Treating Women with Bladder Cancer and a Community Approach to Navigating a Diagnosis - Jeannie Hoffman-Censits & Elizabeth Guancial
April 12, 2022
Jean Hoffman-Censits, MD, Assistant Professor of Oncology, Co-leader, Women’s Bladder Cancer Program, Greenberg Bladder Cancer Institute, Johns Hopkins University, Baltimore, MD
Elizabeth Guancial, MD, Medical Oncologist, Florida Cancer Specialists and Research Institute, Sarasota, FL
Alicia Morgans, MD, MPH, Genitourinary Medical Oncologist, Medical Director of Survivorship Program at Dana-Farber Cancer Institute, Boston, Massachusetts
Women and Bladder Cancer: Bladder Cancer Advocacy Network (BCAN)
Mucosal Differences in The Bladder - Molly Ingersoll
Bladder Cancer Outcomes in Women Vary over Time - Expert Commentary
Improving Research and Clinical Care, Bladder Cancer in Women - Jean Hoffman-Censits
Bladder Cancer in Women - Morgan Roupret
Alicia Morgans: Hi, my name is Alicia Morgans, and I'm a GU medical oncologist at Dana-Farber Cancer Institute. I'm so excited to be here today with two good friends and colleagues, Dr. Elizabeth Guancial, who is a medical oncologist, with a focus in genitourinary cancers, as well as GYN cancers at Florida Cancer Specialists and Research Institute in Sarasota, Florida, and also Dr. Jeannie Hoffman-Censits, who is a medical oncologist at Johns Hopkins and the co-director of the Women's Bladder Cancer Program at the Sidney Kimmel Cancer Center. Thank you so much both of you for being here with me today.
Jean Hoffman-Censits: Thanks, Alicia.
Alicia Morgans: Wonderful. So I wanted to talk with you both about what it's like to be a woman, physician, and researcher in genital urinary cancer care, with a particular focus, of course, on urothelial carcinoma. And why don't we start with you, Dr. Guancial. You've done a lot of research over your career, and now are working also in a clinic where you care for women, men, everybody who has urothelial carcinoma and other cancers as well, GYN, and of course general oncology as well. So can you tell us what it's like from your perspective?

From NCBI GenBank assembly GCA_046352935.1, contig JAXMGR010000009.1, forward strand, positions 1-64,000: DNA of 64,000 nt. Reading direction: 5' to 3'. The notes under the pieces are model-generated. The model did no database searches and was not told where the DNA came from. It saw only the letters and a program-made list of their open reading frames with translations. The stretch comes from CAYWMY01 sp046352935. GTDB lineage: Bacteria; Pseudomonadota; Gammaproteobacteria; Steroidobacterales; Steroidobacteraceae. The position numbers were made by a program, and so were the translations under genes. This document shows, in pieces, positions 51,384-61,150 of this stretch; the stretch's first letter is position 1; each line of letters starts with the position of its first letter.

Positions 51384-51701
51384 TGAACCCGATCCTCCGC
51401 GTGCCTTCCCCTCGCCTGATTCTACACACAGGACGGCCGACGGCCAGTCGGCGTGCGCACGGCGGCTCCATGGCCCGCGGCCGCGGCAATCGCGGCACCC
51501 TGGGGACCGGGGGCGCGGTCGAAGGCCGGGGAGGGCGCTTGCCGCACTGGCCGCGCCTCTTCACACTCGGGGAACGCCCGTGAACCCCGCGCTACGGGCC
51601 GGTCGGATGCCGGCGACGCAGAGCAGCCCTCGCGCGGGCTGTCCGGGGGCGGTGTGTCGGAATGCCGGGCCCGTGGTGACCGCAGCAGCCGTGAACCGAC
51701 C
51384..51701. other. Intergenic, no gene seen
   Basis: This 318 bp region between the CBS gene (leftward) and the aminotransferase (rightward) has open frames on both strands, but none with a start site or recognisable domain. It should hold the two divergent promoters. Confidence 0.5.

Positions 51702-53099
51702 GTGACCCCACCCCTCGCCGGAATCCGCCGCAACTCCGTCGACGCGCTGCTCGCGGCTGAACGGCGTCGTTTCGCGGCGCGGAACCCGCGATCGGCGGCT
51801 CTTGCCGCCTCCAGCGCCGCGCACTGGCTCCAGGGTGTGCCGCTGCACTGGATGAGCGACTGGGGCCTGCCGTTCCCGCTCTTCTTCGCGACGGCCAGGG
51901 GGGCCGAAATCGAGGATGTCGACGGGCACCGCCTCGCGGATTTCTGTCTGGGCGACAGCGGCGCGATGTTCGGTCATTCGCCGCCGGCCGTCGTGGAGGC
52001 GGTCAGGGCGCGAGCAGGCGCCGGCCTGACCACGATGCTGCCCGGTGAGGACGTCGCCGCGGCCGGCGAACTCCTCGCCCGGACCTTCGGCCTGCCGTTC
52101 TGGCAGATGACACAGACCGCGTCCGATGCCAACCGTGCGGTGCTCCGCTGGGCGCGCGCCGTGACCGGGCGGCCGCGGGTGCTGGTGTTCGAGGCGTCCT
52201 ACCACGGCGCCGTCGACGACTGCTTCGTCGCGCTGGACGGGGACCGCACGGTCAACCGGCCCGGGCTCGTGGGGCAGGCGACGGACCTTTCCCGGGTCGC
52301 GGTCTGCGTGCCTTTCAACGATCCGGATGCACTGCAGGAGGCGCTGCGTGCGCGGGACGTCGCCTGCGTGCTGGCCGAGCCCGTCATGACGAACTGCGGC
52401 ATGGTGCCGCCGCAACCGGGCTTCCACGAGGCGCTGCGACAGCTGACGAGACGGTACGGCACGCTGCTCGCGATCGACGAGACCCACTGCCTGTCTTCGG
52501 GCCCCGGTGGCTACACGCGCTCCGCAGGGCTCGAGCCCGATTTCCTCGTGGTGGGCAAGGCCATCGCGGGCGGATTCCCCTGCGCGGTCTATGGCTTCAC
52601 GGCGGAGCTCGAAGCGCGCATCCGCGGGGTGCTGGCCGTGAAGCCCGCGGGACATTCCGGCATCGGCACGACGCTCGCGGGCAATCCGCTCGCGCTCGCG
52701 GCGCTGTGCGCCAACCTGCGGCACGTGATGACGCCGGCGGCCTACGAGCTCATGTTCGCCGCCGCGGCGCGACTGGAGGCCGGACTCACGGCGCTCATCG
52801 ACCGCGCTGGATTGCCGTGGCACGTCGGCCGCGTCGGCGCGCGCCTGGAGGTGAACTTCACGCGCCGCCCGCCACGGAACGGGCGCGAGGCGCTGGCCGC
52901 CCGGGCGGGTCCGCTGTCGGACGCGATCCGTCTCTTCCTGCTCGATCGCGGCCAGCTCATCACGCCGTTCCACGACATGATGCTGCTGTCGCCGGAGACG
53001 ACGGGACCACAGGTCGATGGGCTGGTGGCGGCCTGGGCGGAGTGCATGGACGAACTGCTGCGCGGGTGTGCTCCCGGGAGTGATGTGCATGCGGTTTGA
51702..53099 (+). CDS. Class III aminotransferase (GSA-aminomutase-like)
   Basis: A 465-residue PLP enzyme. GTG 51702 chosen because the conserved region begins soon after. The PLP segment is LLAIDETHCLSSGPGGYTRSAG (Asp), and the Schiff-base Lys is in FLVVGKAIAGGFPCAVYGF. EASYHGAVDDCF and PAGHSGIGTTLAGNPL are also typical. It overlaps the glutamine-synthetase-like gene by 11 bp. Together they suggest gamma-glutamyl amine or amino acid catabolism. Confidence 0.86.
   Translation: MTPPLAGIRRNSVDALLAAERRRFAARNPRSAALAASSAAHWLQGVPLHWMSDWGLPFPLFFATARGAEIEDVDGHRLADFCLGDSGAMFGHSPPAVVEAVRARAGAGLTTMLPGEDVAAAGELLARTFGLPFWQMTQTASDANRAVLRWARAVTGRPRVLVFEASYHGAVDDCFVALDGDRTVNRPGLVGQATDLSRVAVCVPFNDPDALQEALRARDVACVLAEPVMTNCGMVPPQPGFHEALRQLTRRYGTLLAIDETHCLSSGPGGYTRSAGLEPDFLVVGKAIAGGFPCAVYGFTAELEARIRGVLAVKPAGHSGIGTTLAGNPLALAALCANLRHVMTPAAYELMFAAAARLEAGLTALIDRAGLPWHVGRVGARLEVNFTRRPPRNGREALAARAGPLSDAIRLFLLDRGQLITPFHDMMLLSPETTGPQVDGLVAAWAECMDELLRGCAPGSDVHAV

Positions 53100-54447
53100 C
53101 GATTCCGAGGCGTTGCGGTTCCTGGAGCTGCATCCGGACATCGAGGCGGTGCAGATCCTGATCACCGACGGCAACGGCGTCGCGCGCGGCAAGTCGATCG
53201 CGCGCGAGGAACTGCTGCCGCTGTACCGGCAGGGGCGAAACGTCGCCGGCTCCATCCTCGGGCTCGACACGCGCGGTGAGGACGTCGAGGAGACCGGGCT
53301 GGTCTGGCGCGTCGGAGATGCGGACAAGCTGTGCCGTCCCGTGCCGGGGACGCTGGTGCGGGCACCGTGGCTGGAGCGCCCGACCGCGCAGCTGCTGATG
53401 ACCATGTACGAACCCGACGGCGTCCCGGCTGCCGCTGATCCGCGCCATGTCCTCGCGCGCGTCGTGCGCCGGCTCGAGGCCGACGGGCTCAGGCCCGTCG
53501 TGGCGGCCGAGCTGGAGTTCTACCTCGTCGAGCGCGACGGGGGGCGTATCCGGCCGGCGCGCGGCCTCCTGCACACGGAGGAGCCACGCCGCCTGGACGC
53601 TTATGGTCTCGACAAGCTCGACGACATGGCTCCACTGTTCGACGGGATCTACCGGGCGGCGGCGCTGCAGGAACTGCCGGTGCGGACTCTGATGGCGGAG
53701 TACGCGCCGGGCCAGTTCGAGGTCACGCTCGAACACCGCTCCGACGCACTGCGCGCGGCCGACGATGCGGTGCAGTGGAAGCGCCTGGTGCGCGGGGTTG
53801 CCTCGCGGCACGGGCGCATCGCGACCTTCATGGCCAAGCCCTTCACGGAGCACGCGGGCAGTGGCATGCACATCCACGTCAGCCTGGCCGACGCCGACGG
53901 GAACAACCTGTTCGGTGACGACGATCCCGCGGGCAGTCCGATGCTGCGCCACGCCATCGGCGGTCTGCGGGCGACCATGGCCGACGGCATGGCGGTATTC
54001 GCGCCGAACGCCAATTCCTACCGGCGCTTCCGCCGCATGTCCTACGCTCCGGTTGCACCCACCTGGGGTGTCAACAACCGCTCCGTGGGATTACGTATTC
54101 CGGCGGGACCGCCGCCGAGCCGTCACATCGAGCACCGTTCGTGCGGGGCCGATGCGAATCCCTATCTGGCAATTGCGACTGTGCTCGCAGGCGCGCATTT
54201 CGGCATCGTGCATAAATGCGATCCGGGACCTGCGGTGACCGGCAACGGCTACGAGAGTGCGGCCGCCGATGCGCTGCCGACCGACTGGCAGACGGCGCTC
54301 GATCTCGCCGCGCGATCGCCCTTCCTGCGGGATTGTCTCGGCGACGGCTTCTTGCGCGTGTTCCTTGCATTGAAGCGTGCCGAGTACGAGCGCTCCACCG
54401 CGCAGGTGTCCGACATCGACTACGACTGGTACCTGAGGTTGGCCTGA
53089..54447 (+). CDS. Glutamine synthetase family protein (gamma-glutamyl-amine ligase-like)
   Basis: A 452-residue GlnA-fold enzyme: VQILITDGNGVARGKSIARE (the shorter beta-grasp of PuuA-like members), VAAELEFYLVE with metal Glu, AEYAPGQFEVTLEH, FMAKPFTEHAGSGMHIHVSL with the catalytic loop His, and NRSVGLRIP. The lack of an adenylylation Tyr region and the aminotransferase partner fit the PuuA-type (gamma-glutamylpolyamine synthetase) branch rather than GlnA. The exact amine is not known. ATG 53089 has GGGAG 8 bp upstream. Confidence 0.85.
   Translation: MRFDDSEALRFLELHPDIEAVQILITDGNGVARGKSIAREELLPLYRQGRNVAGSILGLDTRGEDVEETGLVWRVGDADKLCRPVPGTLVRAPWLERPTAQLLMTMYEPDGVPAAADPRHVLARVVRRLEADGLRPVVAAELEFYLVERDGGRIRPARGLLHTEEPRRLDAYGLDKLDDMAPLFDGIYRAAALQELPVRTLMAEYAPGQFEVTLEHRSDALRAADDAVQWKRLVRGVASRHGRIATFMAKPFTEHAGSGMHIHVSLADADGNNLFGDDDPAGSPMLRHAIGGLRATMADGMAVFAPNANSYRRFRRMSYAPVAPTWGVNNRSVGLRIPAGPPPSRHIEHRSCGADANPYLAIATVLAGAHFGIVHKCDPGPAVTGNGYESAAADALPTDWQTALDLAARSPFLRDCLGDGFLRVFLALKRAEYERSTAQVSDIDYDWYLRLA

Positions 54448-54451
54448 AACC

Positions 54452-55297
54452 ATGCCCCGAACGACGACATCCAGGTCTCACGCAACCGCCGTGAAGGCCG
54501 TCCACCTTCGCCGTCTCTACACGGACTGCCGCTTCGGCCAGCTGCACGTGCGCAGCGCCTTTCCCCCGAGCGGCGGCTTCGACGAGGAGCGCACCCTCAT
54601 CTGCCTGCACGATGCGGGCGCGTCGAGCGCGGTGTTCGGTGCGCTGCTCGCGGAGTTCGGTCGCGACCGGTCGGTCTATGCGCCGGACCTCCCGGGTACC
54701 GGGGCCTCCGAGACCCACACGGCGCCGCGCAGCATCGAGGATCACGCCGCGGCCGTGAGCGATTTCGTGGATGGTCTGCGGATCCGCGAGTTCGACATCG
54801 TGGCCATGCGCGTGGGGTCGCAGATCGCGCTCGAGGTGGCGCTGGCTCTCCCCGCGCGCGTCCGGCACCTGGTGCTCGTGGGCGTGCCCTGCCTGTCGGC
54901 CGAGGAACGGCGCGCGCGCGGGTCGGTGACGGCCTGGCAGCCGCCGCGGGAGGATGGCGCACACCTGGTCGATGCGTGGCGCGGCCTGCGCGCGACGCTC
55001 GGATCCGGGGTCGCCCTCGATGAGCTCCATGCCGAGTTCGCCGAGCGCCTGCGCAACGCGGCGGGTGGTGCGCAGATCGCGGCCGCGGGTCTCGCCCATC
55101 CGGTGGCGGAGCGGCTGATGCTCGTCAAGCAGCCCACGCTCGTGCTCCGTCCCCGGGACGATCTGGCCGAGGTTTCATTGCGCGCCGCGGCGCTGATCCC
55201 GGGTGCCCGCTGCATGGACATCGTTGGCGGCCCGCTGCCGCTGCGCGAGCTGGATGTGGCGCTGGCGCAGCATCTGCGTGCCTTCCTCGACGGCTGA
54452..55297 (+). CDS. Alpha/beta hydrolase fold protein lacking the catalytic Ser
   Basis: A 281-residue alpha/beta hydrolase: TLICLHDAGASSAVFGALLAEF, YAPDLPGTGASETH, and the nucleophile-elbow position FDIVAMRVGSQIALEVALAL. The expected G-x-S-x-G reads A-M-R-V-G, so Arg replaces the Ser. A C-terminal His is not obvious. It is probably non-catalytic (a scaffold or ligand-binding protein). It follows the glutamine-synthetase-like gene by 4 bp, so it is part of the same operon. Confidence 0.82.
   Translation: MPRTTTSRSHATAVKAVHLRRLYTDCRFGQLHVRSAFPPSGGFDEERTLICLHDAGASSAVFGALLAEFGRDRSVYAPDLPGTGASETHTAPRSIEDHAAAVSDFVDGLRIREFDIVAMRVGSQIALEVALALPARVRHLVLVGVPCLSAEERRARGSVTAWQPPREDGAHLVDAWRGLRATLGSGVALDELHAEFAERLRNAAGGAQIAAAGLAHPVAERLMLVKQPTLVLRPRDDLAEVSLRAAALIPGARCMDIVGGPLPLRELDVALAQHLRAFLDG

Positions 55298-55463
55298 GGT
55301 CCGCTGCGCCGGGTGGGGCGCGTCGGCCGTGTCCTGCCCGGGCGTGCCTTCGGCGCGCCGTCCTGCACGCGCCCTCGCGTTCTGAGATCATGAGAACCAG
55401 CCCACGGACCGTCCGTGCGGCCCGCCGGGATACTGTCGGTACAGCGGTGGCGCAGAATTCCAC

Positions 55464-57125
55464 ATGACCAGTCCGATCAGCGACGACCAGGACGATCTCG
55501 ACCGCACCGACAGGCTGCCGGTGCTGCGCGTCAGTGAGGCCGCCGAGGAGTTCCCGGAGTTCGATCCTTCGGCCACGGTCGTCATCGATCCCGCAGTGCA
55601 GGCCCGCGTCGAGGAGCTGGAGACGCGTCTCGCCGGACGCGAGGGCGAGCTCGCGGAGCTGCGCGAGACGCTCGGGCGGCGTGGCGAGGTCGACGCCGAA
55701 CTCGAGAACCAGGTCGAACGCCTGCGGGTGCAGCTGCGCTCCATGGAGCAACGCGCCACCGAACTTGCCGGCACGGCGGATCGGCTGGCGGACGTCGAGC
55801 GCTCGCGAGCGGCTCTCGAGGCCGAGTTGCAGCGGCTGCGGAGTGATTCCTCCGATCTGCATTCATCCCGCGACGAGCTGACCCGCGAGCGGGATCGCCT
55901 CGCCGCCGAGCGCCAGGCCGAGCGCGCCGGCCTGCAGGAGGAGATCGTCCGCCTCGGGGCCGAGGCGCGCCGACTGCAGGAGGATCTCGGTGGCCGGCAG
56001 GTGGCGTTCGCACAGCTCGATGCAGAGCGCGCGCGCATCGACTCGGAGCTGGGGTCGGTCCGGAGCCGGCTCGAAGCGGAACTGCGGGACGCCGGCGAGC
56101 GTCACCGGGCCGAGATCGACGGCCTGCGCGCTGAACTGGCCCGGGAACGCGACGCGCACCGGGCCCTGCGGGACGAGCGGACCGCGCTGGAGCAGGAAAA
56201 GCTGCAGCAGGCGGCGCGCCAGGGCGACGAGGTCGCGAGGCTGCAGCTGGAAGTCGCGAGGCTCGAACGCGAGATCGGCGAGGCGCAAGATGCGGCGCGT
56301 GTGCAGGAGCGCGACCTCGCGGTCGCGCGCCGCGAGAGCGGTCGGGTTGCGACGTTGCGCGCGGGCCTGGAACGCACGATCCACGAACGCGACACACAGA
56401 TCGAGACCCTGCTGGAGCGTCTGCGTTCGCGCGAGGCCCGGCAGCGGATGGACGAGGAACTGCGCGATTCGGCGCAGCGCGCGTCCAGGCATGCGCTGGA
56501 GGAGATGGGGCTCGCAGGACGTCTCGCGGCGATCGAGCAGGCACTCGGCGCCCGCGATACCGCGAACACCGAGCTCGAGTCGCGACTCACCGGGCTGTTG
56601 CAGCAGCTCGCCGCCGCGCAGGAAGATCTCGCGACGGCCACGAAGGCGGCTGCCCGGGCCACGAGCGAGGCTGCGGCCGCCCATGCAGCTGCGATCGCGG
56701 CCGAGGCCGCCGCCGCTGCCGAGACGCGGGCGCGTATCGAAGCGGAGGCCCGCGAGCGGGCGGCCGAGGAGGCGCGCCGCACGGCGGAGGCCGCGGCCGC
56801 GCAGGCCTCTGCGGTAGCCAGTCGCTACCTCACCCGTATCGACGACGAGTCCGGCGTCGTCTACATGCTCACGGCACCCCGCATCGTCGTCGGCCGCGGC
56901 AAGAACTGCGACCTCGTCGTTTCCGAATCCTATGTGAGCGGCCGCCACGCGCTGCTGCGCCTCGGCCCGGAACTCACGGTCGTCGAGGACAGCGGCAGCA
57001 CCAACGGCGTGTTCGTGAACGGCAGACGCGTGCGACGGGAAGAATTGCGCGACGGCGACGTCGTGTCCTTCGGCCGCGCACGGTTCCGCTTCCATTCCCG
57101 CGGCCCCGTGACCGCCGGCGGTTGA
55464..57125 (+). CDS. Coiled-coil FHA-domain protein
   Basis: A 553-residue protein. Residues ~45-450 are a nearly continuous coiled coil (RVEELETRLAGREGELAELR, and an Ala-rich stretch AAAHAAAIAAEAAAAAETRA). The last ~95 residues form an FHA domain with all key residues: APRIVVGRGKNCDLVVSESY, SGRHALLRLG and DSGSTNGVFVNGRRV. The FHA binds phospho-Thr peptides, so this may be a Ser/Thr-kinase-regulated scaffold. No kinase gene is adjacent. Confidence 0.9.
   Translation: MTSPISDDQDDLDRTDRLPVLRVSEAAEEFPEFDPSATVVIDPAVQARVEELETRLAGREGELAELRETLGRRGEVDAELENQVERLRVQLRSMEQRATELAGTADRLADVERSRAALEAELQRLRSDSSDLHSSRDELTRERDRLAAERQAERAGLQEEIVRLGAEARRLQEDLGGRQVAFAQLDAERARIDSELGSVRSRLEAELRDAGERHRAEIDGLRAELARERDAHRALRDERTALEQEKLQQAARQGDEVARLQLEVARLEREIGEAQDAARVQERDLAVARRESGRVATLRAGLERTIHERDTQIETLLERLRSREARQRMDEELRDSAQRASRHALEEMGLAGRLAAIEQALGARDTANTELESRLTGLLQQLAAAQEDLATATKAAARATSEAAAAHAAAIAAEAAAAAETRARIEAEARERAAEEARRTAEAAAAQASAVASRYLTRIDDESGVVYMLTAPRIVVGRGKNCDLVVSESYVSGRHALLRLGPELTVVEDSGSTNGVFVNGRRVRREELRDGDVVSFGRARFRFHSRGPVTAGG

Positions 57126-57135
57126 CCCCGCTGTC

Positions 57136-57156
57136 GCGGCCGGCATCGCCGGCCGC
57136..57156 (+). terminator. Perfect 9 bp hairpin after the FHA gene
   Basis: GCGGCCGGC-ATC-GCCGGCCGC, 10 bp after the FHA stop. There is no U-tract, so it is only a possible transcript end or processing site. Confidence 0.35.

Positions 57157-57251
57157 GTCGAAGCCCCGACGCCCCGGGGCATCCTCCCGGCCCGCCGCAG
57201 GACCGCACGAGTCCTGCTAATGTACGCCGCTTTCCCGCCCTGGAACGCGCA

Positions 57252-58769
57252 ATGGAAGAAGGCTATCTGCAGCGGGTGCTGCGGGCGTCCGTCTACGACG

Elizabeth Guancial: I think when I inherit a patient with, especially a woman, with bladder cancer, there is a big sigh of relief, quite honestly, because many of the physicians, they've had... So far, urology tends to be more male predominant physicians. So often they just relax a little bit and I think they feel... Hopefully, they're with someone who will be appropriately aggressive with their care, but also understanding the whole situation, including the barriers that may have taken them to get to that diagnosis. Frequently it's not a straightforward, clear cut type of thing. As far as community though, there do tend to be more male oncologists, which in fellowship, I don't think was the case. It seemed to be more 50/50. And I don't know the specific numbers, if more women tend to stay in academic practices or not, but there's a lot of male physicians in the area where I am.